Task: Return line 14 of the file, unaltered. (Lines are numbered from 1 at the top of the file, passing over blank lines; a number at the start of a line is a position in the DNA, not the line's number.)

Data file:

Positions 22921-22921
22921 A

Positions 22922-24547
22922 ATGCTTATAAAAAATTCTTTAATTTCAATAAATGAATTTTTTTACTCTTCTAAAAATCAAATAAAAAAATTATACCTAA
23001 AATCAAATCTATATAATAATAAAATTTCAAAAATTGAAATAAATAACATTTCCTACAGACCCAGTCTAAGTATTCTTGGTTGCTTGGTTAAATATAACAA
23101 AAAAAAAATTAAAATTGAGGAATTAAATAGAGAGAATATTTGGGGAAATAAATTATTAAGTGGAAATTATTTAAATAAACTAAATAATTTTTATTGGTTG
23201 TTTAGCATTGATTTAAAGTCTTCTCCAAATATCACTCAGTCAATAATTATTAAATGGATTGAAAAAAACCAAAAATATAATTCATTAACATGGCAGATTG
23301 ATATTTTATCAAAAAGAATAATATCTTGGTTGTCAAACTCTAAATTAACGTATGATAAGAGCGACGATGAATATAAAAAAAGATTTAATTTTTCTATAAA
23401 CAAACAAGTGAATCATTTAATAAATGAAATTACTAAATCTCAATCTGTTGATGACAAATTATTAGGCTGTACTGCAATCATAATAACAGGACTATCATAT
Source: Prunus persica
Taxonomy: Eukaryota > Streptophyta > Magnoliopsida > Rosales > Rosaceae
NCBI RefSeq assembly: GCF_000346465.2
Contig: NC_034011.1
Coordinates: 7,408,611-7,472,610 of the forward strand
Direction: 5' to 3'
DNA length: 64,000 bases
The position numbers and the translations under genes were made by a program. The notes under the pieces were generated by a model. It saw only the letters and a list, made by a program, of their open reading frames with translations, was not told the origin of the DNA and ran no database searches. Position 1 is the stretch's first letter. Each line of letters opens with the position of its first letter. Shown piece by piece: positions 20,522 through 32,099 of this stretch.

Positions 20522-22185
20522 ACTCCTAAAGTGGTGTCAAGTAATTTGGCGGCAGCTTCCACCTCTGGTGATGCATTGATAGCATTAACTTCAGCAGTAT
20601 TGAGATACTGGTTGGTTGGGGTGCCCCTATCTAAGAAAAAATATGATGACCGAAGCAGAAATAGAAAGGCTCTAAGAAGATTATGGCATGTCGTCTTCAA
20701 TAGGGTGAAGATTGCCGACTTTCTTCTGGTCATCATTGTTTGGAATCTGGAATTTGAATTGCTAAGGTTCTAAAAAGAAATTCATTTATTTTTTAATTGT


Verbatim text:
Coordinates: 7,408,611-7,472,610 of the forward strand